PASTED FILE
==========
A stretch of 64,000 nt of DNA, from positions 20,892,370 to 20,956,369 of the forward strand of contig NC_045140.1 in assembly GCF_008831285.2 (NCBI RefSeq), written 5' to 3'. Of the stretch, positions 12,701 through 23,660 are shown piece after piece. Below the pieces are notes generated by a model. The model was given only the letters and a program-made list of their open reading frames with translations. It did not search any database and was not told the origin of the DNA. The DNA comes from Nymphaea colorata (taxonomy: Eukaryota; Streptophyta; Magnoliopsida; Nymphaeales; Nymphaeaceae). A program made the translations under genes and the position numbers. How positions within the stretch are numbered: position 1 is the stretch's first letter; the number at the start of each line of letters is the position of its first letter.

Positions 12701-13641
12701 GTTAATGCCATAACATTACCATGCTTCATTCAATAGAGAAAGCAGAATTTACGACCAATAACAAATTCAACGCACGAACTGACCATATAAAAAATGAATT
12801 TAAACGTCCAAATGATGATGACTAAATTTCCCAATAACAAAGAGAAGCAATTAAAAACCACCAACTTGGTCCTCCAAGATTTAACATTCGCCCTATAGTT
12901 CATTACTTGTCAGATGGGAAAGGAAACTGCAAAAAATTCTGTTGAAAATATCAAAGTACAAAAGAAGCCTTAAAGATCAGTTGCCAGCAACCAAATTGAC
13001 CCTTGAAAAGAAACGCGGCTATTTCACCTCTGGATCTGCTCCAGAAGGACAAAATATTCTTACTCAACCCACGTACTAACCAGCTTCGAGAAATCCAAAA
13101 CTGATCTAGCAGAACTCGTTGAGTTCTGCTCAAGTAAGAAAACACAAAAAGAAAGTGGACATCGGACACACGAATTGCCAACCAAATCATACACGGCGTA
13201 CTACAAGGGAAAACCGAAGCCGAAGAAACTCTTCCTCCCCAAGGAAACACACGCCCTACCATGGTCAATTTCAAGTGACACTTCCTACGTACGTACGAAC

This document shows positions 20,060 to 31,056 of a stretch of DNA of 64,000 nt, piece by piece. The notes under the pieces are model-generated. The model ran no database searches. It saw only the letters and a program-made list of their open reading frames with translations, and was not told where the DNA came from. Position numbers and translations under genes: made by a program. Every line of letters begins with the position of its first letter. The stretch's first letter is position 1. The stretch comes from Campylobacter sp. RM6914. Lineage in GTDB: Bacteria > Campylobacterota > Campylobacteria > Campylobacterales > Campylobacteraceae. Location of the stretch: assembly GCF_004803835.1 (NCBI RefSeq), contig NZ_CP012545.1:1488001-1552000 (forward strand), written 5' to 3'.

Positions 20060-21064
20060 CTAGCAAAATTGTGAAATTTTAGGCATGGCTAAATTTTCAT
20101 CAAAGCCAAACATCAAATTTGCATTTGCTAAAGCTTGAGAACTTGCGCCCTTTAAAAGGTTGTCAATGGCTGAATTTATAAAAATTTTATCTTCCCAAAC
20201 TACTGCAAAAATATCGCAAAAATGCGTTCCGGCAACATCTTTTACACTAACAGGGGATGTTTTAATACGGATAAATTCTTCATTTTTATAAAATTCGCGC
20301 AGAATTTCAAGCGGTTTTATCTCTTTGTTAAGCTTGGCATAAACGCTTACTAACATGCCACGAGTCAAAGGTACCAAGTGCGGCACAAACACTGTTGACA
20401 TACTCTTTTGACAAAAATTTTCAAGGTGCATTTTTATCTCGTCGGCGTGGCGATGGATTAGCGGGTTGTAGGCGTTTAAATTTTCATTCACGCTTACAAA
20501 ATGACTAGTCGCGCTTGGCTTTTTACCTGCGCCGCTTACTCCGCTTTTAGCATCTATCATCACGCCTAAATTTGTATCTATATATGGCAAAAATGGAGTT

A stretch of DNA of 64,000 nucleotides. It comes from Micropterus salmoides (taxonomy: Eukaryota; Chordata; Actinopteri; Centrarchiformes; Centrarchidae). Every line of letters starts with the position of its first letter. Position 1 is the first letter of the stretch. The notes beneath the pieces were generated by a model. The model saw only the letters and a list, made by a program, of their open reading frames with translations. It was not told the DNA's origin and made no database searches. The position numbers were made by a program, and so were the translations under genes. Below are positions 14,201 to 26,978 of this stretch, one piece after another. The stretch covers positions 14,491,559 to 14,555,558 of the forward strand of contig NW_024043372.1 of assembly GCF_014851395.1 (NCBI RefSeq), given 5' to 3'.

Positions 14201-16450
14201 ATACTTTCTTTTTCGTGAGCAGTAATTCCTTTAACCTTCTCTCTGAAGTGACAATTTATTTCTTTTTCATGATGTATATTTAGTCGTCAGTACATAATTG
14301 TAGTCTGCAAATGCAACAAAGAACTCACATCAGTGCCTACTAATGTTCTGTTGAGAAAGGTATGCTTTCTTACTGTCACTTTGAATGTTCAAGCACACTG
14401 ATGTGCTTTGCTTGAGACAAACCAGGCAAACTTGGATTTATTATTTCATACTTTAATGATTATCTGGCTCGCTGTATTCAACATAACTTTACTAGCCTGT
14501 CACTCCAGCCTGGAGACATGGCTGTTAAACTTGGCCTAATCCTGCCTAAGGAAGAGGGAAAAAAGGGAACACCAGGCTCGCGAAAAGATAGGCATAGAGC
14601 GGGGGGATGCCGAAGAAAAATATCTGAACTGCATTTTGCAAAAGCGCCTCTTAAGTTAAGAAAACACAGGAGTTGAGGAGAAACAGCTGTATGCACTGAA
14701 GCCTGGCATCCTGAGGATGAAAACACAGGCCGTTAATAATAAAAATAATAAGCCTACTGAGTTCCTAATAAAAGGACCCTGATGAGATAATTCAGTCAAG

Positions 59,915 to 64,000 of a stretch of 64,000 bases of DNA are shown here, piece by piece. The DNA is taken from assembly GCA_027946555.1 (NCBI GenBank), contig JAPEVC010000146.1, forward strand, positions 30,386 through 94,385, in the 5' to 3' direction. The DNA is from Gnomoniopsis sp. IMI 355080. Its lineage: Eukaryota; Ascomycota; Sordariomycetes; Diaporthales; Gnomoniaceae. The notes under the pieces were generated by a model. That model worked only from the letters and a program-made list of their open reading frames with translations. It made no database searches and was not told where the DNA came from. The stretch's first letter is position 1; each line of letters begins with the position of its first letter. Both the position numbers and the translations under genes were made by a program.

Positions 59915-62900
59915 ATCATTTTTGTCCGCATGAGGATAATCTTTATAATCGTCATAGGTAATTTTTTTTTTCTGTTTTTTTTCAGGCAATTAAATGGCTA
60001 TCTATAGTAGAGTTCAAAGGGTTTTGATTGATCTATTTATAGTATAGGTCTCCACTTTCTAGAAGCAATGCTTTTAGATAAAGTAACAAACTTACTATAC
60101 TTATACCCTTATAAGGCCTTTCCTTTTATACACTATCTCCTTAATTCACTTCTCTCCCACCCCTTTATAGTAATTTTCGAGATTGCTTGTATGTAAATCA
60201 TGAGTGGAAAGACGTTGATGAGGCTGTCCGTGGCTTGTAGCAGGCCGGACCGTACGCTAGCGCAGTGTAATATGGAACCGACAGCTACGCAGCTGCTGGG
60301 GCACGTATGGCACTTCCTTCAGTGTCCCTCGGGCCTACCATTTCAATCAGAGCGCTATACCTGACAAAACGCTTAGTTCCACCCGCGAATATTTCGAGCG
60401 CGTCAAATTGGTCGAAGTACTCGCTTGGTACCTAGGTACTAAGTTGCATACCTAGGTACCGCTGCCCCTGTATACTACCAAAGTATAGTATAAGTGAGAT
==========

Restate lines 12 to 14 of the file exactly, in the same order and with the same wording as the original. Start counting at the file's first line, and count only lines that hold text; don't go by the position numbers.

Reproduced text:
20101 CAAAGCCAAACATCAAATTTGCATTTGCTAAAGCTTGAGAACTTGCGCCCTTTAAAAGGTTGTCAATGGCTGAATTTATAAAAATTTTATCTTCCCAAAC
20201 TACTGCAAAAATATCGCAAAAATGCGTTCCGGCAACATCTTTTACACTAACAGGGGATGTTTTAATACGGATAAATTCTTCATTTTTATAAAATTCGCGC
20301 AGAATTTCAAGCGGTTTTATCTCTTTGTTAAGCTTGGCATAAACGCTTACTAACATGCCACGAGTCAAAGGTACCAAGTGCGGCACAAACACTGTTGACA